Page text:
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"It's not rejection, it's redirection"; Finding a new career based on your strengths

Millions of Americans have been put out of work because of the COVID-19 pandemic, but two women who made career shifts have tips on how you can do it too!

CLEVELAND — At the height of the COVID-19 pandemic, more than 33 million people were out of work. 

Reta Sober and Beverly Allen were two of them. 

Sober, before the coronavirus hit, was a translator. Unfortunately, everyone had to cut back. 

"How do I shift gears," she asked. "Because obviously, I need a job because I need to pay my bills. That was just a question of figuring out what my marketable skills were."

After learning about the demand for software programmers, she thought it might be an option.

"I do have a knack for languages," Sober said. "I tend to notice the patterns and pick them up pretty well. And a lot of coding is looking at [what] is just a code, just like languages."

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Allen was a flight attendant for 32 years but took an early buyout when the airline industry was grounded. 

Much like Sober, Allen wasn't sure what to do next. 

We set her up with Career Transition Coach Nancy Karas who told her to list all the skills she used at Delta and see which industries needed them.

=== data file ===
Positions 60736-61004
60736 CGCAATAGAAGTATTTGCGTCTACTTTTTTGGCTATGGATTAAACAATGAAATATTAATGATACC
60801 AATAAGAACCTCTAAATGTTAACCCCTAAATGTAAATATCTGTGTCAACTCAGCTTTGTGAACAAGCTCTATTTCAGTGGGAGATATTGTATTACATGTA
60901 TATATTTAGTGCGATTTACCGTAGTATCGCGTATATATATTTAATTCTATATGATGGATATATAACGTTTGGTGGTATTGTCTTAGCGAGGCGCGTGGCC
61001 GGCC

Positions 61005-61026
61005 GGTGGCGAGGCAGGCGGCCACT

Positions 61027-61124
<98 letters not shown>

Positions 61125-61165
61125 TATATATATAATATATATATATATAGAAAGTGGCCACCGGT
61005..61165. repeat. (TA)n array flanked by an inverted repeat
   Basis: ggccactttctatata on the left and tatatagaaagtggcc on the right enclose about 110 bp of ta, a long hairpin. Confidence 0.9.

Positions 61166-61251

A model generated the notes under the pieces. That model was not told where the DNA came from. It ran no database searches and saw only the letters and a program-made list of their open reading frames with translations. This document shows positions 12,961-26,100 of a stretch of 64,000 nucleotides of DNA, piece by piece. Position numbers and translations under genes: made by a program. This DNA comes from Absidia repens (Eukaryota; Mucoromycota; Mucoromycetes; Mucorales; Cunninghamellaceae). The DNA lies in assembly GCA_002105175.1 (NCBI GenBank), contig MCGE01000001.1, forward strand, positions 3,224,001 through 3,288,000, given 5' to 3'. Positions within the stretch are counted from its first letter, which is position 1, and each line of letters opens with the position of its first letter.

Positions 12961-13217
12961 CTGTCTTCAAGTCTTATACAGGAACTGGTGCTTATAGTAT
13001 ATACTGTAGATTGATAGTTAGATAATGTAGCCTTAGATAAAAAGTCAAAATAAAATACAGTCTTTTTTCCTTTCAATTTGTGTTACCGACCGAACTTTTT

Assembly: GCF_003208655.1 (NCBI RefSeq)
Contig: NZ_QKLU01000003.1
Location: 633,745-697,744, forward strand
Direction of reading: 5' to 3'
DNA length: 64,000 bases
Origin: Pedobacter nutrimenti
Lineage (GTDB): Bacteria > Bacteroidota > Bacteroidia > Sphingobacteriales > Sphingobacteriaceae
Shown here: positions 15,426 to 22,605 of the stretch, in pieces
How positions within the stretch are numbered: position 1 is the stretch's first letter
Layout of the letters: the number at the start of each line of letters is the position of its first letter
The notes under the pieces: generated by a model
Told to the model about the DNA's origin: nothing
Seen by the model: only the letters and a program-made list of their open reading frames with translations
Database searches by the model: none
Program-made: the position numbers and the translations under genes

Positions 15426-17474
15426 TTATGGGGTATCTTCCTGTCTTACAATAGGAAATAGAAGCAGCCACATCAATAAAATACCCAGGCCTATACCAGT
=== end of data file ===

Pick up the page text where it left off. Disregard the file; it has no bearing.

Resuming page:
"All of that stuff is the work that consultants are sent out to do," Karas said. "Today's market is really in need of people who are able to assess, evaluate and then strategically implement and initiate programs and direction."

It took Allen four months to find the right fit, but she was hired as an operations specialist with fitness company Peloton, training customers on how to use their equipment. 

"I love her suggestion of making a list," Allen said. "Doing my research on the companies, what am I passionate about, and will I be happy working for a company based on diversity and inclusiveness. Being able to answer specific question as to how a company is doing, that was really important"

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Allen travels an hour and a half to work, so it takes sacrifice, but she says it's worth it. 

"When I looked outside of my zip code that I lived in, I was able to find something," she said. "So you may have to be a little more flexible and patient."

Sober also sacrificed. Boot camp takes 14 weeks and cost her more than $7,000 after tuition assistance. It paid off, however, because she got a job just two weeks after graduation. 

"It definitely was the most intensive of the training that I've done. I worked nearly full time during my master's program and would not have been able to make that work with Tech Elevator."

Karas' advice to anyone who lost their job is that "It's not rejection, it's redirection." Which is how both Sober and Allen landed on their feet.

"You may not think you're a good fit," Allen said, "when in fact you really are."

Editor's note: the video in the player above is from a previously published story. 

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